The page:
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Clear Skies For Helicopters In Hawaii

Clear skies for helicopters in Hawaii

As published Wednesday 8/18/21 in the Honolulu Star-Advertiser.

Today as we celebrate National Aviation Day, we recognize the many advantages flight has provided to society. From leisure travel to emergency rescue to military operations, the power of flight has changed the world since aviation pioneers first took to the skies.
In Hawaii, flight has helped connect the islands to each other and to the world. Helicopter tour operators, the majority of which are small locally run businesses, are a vital part of this history. Since the first U.S. production helicopter took flight in the 1930s to today’s single- and twin-engine tour helicopters, we have experienced numerous advancements in safety, efficiency and noise reduction.
Critical for search-and-rescue operations, utility projects, invasive species control, remote landings and military training (among many other uses), helicopters are often called into action during times of need. This includes fighting the recent largescale wildfire on the Island of Hawaii, which utilized numerous public and private helicopters.


Helicopters are also a way of showing our islands to our residents and visitors in a way that leaves behind nearly zero footprint on our natural landmarks.


The helicopter industry is driven by safety. In the past several years (including the years prior to the COVID-19 pandemic), helicopter accidents have either remained flat or decreased in the U.S., according to the U.S. Helicopter Safety Team, which monitors civil helicopter operations.
The goal is always zero accidents – achieved through ongoing advancements by helicopter manufacturers and continued vigilance for training and safety standards by operators. Hawaii helicopter operators have earned some of the highest safety certifications available, such as the International Standard for Business Aircraft Operations (IS-BAO™) registration, as well as accreditations from the Helicopter Association International (HAI) Program of Safety.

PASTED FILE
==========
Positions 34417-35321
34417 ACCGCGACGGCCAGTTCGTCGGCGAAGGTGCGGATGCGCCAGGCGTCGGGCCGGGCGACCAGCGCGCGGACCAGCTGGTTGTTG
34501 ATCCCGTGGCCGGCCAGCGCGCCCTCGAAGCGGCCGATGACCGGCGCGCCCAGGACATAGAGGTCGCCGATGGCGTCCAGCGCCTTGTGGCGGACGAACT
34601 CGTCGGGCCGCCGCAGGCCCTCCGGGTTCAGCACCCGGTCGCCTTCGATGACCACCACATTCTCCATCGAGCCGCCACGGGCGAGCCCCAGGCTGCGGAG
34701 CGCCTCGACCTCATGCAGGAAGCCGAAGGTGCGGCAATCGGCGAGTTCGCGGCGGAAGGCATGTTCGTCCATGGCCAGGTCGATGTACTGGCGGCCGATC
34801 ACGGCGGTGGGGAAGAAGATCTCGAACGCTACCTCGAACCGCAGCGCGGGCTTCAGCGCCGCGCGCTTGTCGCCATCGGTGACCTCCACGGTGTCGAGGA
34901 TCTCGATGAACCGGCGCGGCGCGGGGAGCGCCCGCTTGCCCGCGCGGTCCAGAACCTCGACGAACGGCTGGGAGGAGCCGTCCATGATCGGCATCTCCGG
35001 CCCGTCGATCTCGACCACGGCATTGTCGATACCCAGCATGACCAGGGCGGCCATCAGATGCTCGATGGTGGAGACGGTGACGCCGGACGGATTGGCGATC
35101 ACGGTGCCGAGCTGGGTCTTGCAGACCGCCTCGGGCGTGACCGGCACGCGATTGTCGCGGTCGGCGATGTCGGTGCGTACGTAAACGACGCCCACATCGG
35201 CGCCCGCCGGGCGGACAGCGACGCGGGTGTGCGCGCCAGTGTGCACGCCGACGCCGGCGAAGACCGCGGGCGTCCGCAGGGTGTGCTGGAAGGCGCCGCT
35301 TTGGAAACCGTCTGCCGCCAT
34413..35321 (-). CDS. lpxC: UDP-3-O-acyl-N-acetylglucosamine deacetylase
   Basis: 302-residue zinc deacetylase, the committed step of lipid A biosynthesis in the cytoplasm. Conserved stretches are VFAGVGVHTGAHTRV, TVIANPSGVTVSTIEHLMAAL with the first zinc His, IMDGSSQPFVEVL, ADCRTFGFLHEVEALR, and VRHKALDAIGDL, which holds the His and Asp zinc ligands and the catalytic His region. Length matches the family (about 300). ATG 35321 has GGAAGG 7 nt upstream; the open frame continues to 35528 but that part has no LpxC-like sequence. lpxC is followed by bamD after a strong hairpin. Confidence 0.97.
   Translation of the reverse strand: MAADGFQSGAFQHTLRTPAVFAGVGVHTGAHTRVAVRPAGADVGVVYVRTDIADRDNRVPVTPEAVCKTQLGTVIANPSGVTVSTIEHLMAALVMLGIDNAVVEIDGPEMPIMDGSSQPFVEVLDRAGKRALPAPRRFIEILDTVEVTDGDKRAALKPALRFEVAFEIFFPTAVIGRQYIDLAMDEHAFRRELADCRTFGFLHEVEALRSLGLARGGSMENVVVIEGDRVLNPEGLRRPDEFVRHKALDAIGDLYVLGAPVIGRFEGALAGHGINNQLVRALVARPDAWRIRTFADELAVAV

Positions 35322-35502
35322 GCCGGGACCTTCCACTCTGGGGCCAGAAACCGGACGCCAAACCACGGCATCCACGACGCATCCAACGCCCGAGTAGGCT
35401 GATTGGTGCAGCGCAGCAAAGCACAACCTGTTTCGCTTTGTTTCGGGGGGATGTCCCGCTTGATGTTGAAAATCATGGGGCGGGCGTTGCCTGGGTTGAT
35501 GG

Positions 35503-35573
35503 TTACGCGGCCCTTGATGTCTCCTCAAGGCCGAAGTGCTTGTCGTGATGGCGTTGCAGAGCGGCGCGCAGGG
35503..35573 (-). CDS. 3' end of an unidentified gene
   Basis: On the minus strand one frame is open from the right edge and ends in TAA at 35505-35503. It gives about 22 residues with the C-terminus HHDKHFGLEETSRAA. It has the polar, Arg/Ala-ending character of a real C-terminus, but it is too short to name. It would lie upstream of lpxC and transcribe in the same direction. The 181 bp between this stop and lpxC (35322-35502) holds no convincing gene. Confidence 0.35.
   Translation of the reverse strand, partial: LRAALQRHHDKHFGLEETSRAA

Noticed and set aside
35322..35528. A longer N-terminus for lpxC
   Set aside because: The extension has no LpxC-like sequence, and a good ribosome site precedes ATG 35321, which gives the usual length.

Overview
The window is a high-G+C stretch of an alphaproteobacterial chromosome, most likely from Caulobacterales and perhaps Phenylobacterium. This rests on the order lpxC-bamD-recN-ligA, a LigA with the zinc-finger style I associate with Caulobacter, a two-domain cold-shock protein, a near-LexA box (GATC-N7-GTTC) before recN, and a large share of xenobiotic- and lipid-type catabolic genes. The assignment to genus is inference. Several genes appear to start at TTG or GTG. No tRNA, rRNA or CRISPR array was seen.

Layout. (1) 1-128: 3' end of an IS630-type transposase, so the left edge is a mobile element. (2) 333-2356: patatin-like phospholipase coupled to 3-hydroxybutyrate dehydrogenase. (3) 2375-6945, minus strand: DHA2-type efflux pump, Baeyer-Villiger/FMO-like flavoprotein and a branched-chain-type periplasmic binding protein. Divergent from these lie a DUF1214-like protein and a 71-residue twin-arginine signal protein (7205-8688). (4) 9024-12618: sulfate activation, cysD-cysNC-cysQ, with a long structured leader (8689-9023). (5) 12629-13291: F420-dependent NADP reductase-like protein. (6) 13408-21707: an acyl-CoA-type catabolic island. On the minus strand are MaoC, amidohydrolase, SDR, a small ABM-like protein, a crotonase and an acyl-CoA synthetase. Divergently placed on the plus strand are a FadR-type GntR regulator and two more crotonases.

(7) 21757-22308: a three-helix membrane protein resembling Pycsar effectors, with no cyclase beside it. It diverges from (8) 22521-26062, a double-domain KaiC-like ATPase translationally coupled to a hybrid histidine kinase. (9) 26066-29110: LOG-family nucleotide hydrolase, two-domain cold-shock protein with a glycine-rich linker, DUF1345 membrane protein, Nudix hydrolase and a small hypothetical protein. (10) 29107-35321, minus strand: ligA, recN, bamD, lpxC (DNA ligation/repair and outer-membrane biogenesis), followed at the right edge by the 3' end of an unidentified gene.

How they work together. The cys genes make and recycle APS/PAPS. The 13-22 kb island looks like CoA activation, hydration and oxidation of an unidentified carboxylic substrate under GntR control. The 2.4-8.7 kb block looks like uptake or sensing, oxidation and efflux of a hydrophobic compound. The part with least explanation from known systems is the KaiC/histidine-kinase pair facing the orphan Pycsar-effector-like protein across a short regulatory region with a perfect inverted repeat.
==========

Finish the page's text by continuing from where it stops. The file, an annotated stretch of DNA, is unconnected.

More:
Far from unsubstantiated and often-repeated claims of “no oversight,” Hawaii has the most stringent regulations on helicopter operators in the U.S. We work frequently with federal agencies, such as the National Transportation Safety Board (NTSB), the Federal Aviation Administration (FAA), state and local regulators, and community groups.


Operators are also sensitive to potential disturbances from flights. We carefully plan and vary flight paths, fly at altitudes of 1,500 feet or more above ground level over populated areas (unless directed by Air Traffic Control), conduct noise measurements, and invest in noise-reduction aircraft technologies. Military, law enforcement, utility and other public safety helicopter flights are not subject to these regulations, and are often confused for tour or privately owned helicopters.


During the past year, we were pleased to see the deferment of harmful State legislation, such as Senate Bill 17, which would have prohibited any aircraft noise at any occupied property, as well as additional regulatory measures. The Bills considered in the State Legislature (including HB434) would have caused the State Airports system to fall out of compliance with Federal requirements and risk losing millions of dollars in federal grants needed for the upkeep of Hawaii’s airports.


We will continue to work with legislators and other leaders statewide to ensure the continuation of safe, enjoyable and critically important helicopter operations.


The Hawaii Helicopter Association is a 501(c)(6) entity with members that participate in air tours, charters, and utility flights in the State of Hawaii.

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